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Several news articles late this week have reported that Japan’s Fukushima Daiichi nuclear plant may be in “cold shutdown” by mid-December. Although the reports are mostly accurate, there is a difference between the traditional “cold shutdown” of a nuclear plant and what is happening at Fukushima.

First, what is cold shutdown? The U.S. Nuclear Regulatory Commission defines it as:

The term used to define a reactor coolant system at atmospheric pressure and at a temperature below 200 degrees Fahrenheit following a reactor cooldown.

In non-nuclear speak, it basically means the conditions within the nuclear reactor are such that it would be impossible for a chain reaction to occur. This term usually comes into play whenever a reactor is shut down periodically for refueling or for the final time prior to the long-term before it is decommissioned. When a reactor is in cold shutdown, the reactor pressure vessel (RPV) can be safely opened with great care and additional water is added to the cavity above the vessel for shielding to permit safe handling of the fuel for refueling (replacing depleted fuel elements) or defueling (removing the entire core).
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Answer:

Congress passed a law in 1982 directing the U.S. Department of Energy (DOE) to build and operate a repository for the disposal of used nuclear fuel and other high-level radioactive waste. Under the Nuclear Waste Policy Act, Congress set a 1998 deadline for DOE to begin to dispose of the used nuclear fuel.  However, due to significant delay in the Energy Department’s program, the 1998 deadline is long past due and no fuel has been moved from nuclear energy facilities

To fund the federal program, the 1982 legislation established the Nuclear Waste Fund. Beginning in 1983, consumers of electricity produced at nuclear energy facilities have paid a tax of one-tenth of a cent for every kilowatt-hour of electricity produced into that fund. Commitments to the Nuclear Waste Fund, including interest, total more than $35 billion.
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Answer:

If a  worker at a nuclear plant suffers a radiation-related injury, the worker’s expenses associated with the injury claim are normally covered by workers compensation. This applies both to employees at the nuclear plant and to contractors working at the nuclear plant.  For tort claims against a third party alleged responsible for his or her injury, the worker is protected by third-party liability insurance provided by American Nuclear Insurers (ANI).  ANI, a joint underwriting association of major insurance and reinsurance companies, provides third-party liability coverage for the nuclear energy industry. ANI’s liability coverage satisfies the requirements of the Price-Anderson Act, the legal framework for public liability claims that could arise in the event of a nuclear energy incident.

Under the Price-Anderson Act, companies that own nuclear power plants are required to maintain the maximum level of financial protection commercially available, and also are required to participate in a secondary financial protection program managed by ANI. The initial limit of liability for nuclear energy facilitiesis $375 million. Should an accident at any reactor result in personal injury or off-site damages in excess of $375 million, all power reactor operators can be charged a retrospective premium of up to $117.5 million per reactor per incident, creating a combined level of protection of nearly $12.6 billion.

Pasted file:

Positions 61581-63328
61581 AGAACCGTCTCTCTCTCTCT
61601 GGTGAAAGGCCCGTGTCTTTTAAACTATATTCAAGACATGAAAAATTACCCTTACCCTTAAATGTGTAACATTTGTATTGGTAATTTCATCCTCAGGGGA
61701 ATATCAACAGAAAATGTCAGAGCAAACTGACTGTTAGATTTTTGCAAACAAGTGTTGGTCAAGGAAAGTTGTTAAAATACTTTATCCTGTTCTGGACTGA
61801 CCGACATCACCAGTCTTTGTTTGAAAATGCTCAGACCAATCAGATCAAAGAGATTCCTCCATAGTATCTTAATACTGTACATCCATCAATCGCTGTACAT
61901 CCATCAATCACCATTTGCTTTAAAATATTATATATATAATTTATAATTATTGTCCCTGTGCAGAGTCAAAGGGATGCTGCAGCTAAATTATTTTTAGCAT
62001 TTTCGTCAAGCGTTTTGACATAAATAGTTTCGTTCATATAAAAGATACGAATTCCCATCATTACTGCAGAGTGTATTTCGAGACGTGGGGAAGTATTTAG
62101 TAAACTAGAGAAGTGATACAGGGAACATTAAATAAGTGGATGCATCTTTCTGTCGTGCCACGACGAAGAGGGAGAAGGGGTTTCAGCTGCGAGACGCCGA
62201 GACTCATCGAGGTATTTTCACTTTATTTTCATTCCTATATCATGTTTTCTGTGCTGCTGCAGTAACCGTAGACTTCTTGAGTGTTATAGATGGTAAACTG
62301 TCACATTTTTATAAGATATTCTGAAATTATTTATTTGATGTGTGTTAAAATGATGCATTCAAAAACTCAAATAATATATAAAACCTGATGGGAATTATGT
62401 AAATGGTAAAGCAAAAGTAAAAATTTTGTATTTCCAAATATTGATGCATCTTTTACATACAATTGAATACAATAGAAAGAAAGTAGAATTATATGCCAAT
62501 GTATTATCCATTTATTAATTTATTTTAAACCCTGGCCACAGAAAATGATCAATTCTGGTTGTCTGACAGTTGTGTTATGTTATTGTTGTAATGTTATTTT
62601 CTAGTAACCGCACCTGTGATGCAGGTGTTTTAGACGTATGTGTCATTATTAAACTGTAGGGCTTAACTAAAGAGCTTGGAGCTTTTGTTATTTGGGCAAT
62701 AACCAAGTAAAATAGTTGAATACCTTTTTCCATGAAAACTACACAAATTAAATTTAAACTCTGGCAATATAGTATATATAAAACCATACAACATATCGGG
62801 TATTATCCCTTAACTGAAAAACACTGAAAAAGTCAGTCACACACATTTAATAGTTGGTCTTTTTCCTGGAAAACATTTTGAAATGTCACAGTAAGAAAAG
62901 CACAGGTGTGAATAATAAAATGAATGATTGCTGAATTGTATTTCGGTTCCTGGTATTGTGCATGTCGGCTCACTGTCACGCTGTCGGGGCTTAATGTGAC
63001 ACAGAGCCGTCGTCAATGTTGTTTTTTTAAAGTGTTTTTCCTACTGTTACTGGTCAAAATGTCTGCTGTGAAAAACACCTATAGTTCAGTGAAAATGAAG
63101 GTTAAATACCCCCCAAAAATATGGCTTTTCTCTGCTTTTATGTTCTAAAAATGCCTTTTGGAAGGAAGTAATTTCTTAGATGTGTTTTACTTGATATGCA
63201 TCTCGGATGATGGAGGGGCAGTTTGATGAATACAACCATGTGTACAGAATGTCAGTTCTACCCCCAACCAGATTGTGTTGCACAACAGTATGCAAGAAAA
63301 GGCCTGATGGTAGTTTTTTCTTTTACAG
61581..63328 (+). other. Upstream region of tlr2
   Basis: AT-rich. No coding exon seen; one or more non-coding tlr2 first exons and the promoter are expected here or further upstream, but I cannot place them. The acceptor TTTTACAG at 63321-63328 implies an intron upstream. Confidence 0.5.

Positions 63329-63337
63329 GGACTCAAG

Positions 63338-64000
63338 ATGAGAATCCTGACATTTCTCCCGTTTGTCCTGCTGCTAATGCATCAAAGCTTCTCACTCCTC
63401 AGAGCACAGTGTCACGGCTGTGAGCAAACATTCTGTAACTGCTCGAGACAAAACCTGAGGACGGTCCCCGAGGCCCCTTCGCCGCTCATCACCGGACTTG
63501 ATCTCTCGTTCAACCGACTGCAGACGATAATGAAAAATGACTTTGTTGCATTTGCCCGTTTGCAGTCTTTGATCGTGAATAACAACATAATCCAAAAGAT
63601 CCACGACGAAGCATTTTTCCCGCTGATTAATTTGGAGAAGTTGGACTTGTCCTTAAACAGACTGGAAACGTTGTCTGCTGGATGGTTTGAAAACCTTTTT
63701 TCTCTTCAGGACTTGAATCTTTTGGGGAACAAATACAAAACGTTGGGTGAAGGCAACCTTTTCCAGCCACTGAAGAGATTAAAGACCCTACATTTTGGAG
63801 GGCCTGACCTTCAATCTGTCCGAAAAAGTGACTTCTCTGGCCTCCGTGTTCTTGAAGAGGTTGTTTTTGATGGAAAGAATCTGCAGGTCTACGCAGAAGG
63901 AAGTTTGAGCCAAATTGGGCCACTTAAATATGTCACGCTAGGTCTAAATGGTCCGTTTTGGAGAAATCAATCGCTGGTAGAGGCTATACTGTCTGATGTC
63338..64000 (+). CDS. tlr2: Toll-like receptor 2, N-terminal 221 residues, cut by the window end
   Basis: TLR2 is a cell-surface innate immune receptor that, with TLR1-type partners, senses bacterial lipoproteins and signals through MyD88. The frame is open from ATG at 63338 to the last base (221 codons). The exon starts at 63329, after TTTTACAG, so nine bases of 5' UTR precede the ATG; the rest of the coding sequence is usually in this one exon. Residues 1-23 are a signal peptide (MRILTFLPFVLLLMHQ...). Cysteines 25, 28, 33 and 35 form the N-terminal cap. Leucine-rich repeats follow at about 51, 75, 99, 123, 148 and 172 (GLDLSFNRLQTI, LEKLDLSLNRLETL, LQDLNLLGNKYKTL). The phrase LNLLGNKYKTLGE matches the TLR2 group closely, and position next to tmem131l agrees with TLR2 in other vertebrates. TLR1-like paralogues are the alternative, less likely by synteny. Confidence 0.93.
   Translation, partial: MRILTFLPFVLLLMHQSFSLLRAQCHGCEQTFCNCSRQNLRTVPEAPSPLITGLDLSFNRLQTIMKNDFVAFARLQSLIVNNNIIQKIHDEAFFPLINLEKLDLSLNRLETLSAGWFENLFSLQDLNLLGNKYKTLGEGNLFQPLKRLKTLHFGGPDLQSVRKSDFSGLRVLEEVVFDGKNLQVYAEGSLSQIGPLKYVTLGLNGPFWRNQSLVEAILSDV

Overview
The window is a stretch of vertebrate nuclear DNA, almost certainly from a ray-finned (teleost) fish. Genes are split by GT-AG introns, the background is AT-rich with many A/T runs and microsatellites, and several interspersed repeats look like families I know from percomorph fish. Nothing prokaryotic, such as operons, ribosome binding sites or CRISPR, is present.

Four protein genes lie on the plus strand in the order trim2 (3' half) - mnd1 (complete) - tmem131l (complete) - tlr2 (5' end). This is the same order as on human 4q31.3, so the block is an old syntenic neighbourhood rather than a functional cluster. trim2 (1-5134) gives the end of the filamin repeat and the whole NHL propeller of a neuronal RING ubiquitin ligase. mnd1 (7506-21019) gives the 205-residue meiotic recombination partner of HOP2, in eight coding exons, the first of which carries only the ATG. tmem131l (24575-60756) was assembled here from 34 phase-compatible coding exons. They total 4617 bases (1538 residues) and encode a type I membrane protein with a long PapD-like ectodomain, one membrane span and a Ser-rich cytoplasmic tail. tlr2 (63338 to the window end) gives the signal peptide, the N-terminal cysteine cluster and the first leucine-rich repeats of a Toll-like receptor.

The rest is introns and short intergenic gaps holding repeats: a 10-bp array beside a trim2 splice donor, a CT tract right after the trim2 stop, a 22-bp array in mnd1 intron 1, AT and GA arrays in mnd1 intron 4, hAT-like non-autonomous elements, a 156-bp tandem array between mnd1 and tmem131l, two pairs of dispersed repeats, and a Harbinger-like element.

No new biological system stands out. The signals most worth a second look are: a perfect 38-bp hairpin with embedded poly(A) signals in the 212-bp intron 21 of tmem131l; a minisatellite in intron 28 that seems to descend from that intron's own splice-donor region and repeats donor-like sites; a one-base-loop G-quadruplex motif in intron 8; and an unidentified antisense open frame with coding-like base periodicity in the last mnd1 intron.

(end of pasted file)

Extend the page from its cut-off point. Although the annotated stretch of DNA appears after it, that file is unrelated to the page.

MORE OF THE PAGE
Learn more about nuclear energy and related topics in NEI’s “Ask an Expert” section.

Answer:

U.S. companies that operate nuclear energy facilities are required by the U.S. Nuclear Regulatory Commission to maintain property damage insurance and a separate decommissioning trust fund to ensure funding is available to decommission the facility.

Nuclear Electric Insurance Limited (NEIL), the U.S. industry’s mutual insurance company, provides insurance coverage for accidental property damage and extended down time resulting from an incident. For property damage and on-site decontamination, up to $2.75 billion is available to each nuclear energy facility. The policies provide coverage for direct physical damage to, or destruction of, the insured property as a result of a casualty loss, including an accident. The policies prioritize payment of expenses to stabilize the reactor to a safe condition and then decontaminate the plant site.
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Answer:

The evidence indicates that all of the spent fuel pools at Fukushima Daiichi are intact and there are no cracks that contributed to a loss of cooling water for used nuclear fuel assemblies. This is substantiated by observations around the storage pool areas, and the ability to re-establish cooling water levels.

Loss of water in the spent fuel storage pools at Fukushima Daiichi was primarily caused by sloshing of the water during the earthquake and evaporation when the sources of cooling water to the storage pools was temporarily interrupted.  Alternative means of providing cooling water to the storage pools was established to ensure that the fuel was covered with water and safely maintained.

As part of its long-term stabilization plan, Tokyo Electric Power Co. is reinforcing the spent fuel storage pool structure in reactor 4 as a precautionary measure.

Learn more about nuclear energy and related topics in NEI’s “Ask an Expert” section.

Activity ID: 1002943 Activity Name: NEI Remarketing Safety Activity Group Name: Remarketing Safety First